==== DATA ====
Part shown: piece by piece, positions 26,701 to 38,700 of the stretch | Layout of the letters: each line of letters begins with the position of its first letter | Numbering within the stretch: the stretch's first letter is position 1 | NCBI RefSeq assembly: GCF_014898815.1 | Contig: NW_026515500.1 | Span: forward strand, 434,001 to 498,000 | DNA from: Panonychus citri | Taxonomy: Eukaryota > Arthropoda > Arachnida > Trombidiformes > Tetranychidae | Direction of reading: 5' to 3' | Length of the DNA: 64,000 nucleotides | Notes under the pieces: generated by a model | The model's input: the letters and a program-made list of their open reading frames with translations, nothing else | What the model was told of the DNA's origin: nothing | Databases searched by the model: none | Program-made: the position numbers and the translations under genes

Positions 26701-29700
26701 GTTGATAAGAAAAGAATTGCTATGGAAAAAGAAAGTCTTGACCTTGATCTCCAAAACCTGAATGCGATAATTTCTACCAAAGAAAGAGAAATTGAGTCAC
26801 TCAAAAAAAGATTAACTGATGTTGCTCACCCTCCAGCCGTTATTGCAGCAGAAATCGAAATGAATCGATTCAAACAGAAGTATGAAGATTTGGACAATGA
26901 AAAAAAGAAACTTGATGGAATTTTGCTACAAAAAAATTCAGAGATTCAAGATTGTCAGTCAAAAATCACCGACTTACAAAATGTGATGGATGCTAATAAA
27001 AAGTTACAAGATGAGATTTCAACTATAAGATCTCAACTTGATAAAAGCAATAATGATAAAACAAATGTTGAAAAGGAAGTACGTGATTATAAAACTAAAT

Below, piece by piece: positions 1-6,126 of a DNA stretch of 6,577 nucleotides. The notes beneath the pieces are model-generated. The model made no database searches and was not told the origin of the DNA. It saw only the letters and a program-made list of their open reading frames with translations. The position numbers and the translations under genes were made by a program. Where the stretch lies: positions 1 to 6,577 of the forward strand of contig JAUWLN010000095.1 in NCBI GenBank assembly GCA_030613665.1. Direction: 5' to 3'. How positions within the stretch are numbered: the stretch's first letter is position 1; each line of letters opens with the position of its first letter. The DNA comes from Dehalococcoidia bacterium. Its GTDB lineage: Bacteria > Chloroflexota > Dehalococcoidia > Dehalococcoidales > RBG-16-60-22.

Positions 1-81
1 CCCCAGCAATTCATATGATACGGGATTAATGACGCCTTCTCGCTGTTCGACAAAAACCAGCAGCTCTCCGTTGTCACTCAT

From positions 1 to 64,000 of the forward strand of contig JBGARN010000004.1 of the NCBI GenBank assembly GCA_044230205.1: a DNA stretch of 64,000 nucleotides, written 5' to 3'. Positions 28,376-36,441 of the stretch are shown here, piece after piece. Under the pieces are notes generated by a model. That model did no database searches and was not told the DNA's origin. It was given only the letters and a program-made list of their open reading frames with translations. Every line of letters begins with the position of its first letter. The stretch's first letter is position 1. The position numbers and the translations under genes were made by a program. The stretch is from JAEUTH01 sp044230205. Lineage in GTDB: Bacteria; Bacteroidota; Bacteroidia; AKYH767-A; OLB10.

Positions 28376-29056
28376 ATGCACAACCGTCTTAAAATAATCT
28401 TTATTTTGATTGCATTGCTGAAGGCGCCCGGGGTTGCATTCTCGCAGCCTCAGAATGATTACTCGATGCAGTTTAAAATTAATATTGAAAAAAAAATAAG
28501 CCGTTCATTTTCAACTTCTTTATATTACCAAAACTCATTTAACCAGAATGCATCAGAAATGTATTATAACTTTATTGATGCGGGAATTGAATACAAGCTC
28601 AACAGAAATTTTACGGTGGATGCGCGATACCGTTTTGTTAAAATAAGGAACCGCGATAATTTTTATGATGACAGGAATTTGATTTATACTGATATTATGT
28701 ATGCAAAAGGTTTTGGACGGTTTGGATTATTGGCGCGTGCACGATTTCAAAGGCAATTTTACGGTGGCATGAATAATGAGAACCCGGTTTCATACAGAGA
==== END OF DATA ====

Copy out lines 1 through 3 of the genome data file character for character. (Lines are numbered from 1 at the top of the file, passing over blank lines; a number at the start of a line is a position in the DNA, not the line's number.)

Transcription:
Part shown: piece by piece, positions 26,701 to 38,700 of the stretch | Layout of the letters: each line of letters begins with the position of its first letter | Numbering within the stretch: the stretch's first letter is position 1 | NCBI RefSeq assembly: GCF_014898815.1 | Contig: NW_026515500.1 | Span: forward strand, 434,001 to 498,000 | DNA from: Panonychus citri | Taxonomy: Eukaryota > Arthropoda > Arachnida > Trombidiformes > Tetranychidae | Direction of reading: 5' to 3' | Length of the DNA: 64,000 nucleotides | Notes under the pieces: generated by a model | The model's input: the letters and a program-made list of their open reading frames with translations, nothing else | What the model was told of the DNA's origin: nothing | Databases searched by the model: none | Program-made: the position numbers and the translations under genes

Positions 26701-29700
26701 GTTGATAAGAAAAGAATTGCTATGGAAAAAGAAAGTCTTGACCTTGATCTCCAAAACCTGAATGCGATAATTTCTACCAAAGAAAGAGAAATTGAGTCAC